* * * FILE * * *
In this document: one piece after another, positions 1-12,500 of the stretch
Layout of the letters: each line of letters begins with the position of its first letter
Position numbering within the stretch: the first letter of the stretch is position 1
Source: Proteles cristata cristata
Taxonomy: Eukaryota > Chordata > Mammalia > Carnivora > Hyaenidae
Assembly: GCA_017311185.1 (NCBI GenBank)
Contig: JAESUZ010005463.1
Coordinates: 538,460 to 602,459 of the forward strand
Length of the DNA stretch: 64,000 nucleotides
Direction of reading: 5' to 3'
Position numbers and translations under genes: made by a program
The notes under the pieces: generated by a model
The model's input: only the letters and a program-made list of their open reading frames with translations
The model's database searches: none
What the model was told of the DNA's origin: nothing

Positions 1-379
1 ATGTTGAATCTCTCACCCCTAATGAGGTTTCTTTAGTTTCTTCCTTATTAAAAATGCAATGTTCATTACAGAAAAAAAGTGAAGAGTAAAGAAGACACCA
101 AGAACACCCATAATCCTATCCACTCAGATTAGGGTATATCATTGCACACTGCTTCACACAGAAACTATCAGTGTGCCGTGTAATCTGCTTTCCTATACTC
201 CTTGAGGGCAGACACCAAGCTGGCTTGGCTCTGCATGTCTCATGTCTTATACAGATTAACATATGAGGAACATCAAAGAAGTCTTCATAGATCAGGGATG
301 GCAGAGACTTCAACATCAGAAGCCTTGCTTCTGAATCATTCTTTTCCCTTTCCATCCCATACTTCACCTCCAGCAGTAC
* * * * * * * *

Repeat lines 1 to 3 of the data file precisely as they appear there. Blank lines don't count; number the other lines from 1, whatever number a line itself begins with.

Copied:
In this document: one piece after another, positions 1-12,500 of the stretch
Layout of the letters: each line of letters begins with the position of its first letter
Position numbering within the stretch: the first letter of the stretch is position 1